The file upload dialog box we created

If you’re feeling enthusiastic, see if you can adapt this to work with CSV files, or even better a general delimited file.

One last trick to finish the post: You can create a GUI interface to any function using ggenericwidget. Try

lmwidget <- ggenericwidget(lm)
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  1. jverzani
    7th October, 2010 at 12:39 pm | #1

    Nicely illustrated Richie. Just want to clarify a bit about the different flavors of gWidgets: gWidgetsrJava is more or less not being maintained (it never had any demand for it); gWidgetsQt is just on r-forge and relies on qtbase which is also just on r-forge, and at this time isn’t working under windows, but once that is all ironed out gWidgetsQt should be on par with gWidgetsRGtk2 one. Finally, gWidgetsWWW isn’t quite the same, but close, and not only runs under RApache, will also run locally through the R help page server. Which means it doesn’t need to have a toolkit installed such as tcltk, RGtk2 or qtbase. (However, it is still in need of some users and the accompanying feedback to iron out issues.)

  2. Paul Prew
    7th October, 2010 at 15:40 pm | #2

    Richie, interesting post, even to a guy like me who has no programming skills. Which brings me to my question. I followed your last instruction concerning the generic widget function using “rpart”, a function w/in the rpart package for recursive partitioning. It seemed to work ( I want to say ‘compile’ from back in the day when they made me learn Fortan 77 – as in 1977). But how does the GUI get invoked? I don’t see anything in the documentation for ggenericwidget. I feebly tried the commands below. Thanks for any insight you can provide. Regards, Paul

    > rpart.widget()
    Error: could not find function “rpart.widget”
    > rpart.widget
    guiWidget of type: gGenericWidgetANY for toolkit: guiWidgetsToolkitRGtk2

    • 8th October, 2010 at 15:24 pm | #3

      Glad you liked the post, Paul. How the GUI gets invoked is a technical question best answered by John Verzani – to me it is more or less indistinguishable from magic. Having said that I think I can at least partly answer the rest of your question.

      When you create your rpart gui with the command
      rpart.widget <- ggenericwidget(rpart)
      then the window should appear automatically. If you close this window (by clicking the cross in the top right), then the variable rpart.widget remains in your workspace but AFAIK there is no way to view the window again without calling ggenericwidget again.

      For regular windows (as created bygwindow), you can show/hide them by calling visible(my_window) <- TRUE/FALSE but this functionality hasn’t been extended to ggenericwidgets yet.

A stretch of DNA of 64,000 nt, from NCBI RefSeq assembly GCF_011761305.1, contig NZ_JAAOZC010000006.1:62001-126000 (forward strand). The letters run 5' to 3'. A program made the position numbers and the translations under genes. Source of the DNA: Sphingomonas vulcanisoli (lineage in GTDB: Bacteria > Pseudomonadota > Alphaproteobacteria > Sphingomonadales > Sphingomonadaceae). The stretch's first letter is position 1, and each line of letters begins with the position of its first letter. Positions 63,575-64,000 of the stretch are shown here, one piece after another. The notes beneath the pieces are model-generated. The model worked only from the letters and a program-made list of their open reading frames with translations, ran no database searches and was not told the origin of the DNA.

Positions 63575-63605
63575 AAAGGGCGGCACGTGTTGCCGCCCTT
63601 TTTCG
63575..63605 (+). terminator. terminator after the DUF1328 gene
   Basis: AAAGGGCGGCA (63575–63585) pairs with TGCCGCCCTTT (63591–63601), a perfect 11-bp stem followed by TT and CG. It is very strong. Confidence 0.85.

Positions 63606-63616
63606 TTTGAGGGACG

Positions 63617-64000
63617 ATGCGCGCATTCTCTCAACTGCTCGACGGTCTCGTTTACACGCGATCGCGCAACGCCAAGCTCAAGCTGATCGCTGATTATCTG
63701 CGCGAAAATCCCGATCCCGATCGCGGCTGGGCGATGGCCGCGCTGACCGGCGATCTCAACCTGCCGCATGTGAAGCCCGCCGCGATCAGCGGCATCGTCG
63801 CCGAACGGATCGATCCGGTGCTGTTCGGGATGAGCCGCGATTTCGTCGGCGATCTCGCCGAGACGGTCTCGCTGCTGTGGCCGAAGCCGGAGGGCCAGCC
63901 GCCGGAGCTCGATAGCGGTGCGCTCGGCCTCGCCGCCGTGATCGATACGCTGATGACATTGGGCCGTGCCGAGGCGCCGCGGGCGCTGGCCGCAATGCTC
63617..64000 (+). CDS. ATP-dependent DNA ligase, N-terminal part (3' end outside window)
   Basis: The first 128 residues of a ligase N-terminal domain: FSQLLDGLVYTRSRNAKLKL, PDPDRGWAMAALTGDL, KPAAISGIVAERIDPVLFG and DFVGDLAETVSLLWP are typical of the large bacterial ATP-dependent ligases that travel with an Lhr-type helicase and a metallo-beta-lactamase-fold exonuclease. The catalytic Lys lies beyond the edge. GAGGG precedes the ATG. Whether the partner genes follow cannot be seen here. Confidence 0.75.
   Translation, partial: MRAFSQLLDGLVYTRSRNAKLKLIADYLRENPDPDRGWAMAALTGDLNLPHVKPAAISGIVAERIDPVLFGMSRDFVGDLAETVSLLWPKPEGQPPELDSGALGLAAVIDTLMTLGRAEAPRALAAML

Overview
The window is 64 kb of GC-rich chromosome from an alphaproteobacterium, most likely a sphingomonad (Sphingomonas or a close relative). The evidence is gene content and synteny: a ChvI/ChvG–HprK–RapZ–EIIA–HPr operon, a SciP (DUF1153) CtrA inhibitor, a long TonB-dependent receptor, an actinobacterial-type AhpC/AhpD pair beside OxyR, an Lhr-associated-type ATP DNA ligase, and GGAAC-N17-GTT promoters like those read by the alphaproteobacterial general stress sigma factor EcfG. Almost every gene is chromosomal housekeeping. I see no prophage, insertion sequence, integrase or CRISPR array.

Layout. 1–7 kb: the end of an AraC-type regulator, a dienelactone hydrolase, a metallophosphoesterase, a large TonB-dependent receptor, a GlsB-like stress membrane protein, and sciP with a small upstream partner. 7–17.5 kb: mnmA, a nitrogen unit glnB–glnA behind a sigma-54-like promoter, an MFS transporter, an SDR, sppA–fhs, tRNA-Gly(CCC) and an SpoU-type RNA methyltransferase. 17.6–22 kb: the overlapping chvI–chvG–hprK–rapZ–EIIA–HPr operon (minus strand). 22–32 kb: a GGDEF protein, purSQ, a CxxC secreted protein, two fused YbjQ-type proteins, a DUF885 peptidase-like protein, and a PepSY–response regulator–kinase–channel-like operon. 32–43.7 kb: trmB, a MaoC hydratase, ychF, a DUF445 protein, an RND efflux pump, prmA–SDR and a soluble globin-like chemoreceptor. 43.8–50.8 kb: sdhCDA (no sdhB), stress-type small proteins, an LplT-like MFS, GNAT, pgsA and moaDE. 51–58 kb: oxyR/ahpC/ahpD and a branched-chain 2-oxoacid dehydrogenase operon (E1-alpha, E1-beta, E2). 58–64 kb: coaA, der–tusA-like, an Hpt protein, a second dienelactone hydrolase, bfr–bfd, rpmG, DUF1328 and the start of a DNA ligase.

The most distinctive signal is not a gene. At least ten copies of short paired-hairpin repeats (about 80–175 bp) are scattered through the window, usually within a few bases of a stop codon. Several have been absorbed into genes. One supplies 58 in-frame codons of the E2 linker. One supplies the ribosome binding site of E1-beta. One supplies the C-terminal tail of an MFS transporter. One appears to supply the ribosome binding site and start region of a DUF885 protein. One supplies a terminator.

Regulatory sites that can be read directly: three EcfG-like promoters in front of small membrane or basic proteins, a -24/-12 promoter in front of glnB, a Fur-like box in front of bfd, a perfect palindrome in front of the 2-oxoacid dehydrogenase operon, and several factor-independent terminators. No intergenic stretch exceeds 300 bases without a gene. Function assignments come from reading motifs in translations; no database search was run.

Note that some text editors regain focus after sending code to R, which can hide the GUI you’ve just created. Tinn-R does this by default, but you can turn it off via Options -> Applications -> R -> RGui -> Options -> Focus. And yes, it did take me a long time to find that.

  3. Paul Prew
    8th October, 2010 at 16:17 pm | #4

    Thanks, Richie. I was running the GUI RCommander, so I shut it off before using the ggenericwidget command. Still couldn’t get the window to appear, though. No beig deal, I was just playing around with it and don’t have any need really to work through the error. I’d be curious if it’s a really obvious fix, though. thanks, Paul

    > rpart.gwidget lmwidget <- ggenericwidget(lm)
    Error in objects$Name : $ operator is invalid for atomic vectors

    • 8th October, 2010 at 18:30 pm | #5

      rpart.gwidget lmwidget <- ggenericwidget(lm)

      In this line you have two things on the left hand side of the assignment, which is presumably a typo.

      $ operator is invalid for atomic vectors

      This error message happens when you try to access vectors like they were lists. Compare


      l <- list(foo = 1, bar = 2, baz = 3)
      v <- c(foo = 1, bar = 2, baz = 3)
      l["foo"]
      v["foo"]
      l$foo
      v$foo

      It’s hard to know what caused the error without a lot more context.

  4. jverzani
    8th October, 2010 at 20:20 pm | #6

    For invocation it should open,but for some reason doesn’t. I’ll have to check. In the meantime, you can work around this by passing in a top-level window for a container:

    w <- gwindow("rpart example")
    rp <- ggenericwidget(rpart, container=w)

    –J

  5. Paul Prew
    8th October, 2010 at 22:18 pm | #7

    John, the container worked, thanks for the fix. Richie, thank you for your help. regards, Paul

  6. 19th October, 2010 at 18:00 pm | #8

    this is awesomely terrific

    • 15th September, 2012 at 15:29 pm | #9

      That\’s a subtle way of tnhiking about it.

  1. 20th August, 2011 at 23:26 pm | #1
  2. 20th February, 2012 at 22:47 pm | #2
  3. 20th July, 2012 at 14:47 pm | #3
  4. 29th April, 2013 at 8:49 am | #4